# The Meaning of Newton's Second Law of Motion Being Invariant Under Certain Transformations

What do we mean when we say that Newton's Second Law of Motion is invariant under Galilean transformations?

Does it mean that the value of a force measured in one reference frame is the same when measured in another reference frame, which are moving with constant velocity relative to each other? Or that the form of the equation remains the same? I do not really understand what we mean by the latter. Let's take the example of three reference frames $S$, $S'$, and $S''$. $S'$ moves with instantaneous velocity $u$ relative to $S$ along the positive $x$-axis, $S''$ with $v'$ relative to $S'$, and $S''$ with $v$ relative to $S$. Let's say $S'$ and $S''$ are accelerating with $S''$ having a greater acceleration than $S'$ as measured in $S$, which is an inertial frame. We can write for the acceleration of $S''$ as measured in $S'$:

$$\frac{dv}{dt} = \frac{du}{dt} + \frac{dv'}{dt}$$ $$\frac{dv'}{dt} = \frac{dv}{dt} - \frac{du}{dt}$$

If $S''$ is attached to a mass $m$, the force on the mass as measured in $S'$ is given as

$$m\frac{dv'}{dt} = m\frac{dv}{dt} - m\frac{du}{dt},$$

which is less than the force on the mass as measured in $S'$ by $m\frac{du}{dt}$. With the same form of equation: (mass)x(acceleration of that mass), we get different values for the force on the mass. So we might say that Newton's Second Law is not invariant under a transformation if the reference frame is non-inertial, but we say that because the value of the force is not same, what about the form?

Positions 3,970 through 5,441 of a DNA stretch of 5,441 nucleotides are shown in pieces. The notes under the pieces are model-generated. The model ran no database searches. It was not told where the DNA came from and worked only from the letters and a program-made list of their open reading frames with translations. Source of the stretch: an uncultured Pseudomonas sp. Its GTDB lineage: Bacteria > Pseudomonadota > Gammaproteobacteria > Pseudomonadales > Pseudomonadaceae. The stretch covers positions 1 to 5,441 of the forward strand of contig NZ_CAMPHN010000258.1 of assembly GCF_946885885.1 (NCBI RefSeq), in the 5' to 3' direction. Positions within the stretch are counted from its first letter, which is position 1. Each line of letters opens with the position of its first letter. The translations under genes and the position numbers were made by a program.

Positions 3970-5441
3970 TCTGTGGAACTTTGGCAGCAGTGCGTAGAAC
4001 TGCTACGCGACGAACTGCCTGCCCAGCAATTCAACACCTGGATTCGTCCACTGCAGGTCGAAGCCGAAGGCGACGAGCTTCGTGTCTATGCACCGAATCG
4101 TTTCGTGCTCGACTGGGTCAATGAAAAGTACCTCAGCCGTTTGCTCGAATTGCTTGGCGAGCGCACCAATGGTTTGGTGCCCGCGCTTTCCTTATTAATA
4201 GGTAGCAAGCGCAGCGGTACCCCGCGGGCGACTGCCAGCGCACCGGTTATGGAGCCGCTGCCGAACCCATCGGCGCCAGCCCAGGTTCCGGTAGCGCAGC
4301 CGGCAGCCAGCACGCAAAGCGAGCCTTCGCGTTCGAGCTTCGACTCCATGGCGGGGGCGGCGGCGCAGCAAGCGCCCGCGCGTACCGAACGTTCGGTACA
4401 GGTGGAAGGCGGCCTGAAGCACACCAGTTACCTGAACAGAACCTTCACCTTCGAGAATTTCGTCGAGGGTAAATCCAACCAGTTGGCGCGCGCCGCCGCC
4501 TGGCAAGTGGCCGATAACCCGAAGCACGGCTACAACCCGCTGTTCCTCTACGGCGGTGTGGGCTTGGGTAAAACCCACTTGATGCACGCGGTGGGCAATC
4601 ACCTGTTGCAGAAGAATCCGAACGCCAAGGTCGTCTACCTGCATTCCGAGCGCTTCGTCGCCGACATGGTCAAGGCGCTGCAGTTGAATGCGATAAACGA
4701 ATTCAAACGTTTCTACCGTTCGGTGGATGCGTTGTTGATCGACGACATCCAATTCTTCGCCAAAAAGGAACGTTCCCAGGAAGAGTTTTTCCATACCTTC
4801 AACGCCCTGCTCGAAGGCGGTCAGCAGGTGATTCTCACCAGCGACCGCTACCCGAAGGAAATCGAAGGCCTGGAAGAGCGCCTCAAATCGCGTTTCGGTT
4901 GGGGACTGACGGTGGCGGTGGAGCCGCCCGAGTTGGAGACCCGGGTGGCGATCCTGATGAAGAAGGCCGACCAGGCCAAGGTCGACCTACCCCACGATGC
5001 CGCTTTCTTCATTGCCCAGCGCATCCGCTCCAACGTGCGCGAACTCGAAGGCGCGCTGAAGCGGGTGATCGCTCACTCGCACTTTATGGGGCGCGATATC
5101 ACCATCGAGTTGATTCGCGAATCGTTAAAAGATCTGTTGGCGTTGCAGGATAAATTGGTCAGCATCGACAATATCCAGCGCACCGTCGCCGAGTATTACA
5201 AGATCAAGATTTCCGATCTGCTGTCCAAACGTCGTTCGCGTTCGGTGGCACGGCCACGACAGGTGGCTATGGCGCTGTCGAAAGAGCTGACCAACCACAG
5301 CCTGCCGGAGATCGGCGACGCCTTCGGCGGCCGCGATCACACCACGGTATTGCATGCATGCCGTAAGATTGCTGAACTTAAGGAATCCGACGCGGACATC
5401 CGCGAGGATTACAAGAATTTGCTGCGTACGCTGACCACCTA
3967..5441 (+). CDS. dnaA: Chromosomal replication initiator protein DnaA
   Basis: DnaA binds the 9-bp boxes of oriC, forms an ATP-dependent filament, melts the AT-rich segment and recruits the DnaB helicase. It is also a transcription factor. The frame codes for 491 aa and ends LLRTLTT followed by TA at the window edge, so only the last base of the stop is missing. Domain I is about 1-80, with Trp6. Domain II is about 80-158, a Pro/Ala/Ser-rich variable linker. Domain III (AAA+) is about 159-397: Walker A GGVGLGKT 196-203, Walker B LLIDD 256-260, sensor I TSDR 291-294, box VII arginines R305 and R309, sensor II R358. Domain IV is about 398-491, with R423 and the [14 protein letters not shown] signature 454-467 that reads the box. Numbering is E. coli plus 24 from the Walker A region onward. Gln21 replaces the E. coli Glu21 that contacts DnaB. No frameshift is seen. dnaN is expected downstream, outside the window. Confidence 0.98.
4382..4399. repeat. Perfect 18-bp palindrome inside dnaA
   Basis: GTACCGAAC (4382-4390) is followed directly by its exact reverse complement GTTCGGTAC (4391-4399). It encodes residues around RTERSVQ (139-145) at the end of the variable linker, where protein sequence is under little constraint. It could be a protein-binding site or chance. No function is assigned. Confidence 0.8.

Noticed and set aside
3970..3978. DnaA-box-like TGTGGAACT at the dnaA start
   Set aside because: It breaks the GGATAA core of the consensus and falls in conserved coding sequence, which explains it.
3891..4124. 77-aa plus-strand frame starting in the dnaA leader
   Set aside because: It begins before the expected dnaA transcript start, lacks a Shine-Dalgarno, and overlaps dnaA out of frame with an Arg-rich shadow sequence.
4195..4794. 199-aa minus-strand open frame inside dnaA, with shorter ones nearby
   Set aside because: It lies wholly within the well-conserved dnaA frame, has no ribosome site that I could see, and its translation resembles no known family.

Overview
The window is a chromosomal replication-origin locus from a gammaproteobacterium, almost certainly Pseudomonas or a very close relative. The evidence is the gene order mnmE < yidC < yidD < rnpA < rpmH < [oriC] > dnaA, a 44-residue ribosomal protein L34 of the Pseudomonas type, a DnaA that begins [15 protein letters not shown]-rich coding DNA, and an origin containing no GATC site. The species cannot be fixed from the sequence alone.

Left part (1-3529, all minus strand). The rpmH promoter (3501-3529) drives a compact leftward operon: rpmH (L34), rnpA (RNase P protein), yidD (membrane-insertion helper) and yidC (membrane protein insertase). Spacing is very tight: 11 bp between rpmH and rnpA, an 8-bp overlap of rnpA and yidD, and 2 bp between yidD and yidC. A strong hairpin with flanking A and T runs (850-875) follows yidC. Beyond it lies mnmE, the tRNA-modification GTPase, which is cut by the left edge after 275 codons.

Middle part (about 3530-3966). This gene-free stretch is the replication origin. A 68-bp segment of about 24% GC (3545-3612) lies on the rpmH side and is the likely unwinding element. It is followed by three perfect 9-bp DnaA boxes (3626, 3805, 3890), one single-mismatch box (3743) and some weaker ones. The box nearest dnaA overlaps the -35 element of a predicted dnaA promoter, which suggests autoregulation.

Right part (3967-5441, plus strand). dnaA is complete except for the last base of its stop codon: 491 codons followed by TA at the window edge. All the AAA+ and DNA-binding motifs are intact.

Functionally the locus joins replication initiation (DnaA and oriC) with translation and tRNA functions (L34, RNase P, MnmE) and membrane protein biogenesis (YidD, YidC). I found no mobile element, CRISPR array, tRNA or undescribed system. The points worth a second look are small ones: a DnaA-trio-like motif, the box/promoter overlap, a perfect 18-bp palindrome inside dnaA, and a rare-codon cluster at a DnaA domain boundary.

EDIT: How do you show that the 'form' of the equation, whatever they mean by it, changes when you transform from an inertial frame to a non-inertial frame?

Newton's law are invariant only when transformed from one inertial frame to another. Galilean transformation connect inertial frames, which would mean (if I understand your notation right) that $du/dt=0$.
• $\frac{du}{dt}$ is the acceleration of $S'$ as measured in $S$. $S'$ and $S''$ are non-inertial frames. – Omar Abdullah Feb 17 '17 at 22:35
• The forces in the two frames would not be the same, i.e. $F'\ne F$. $F=ma$ is an operational definition of force so if $a'\ne a$ then $F'\ne F$. That's invariance: i.e. numerical values do not change. – ZeroTheHero Feb 17 '17 at 22:50
• why is there an x-axis? Isn't this a 1 dimensional problem? Why are the frames accelerating? why are there 3 frames. Why is $v'$ in $S''$ and $u$ in $S'$? A big part of making physics make sense is focusing on what matters, knowing what to ignore, and definitely naming variables sensibly. – JEB Oct 10 '18 at 23:11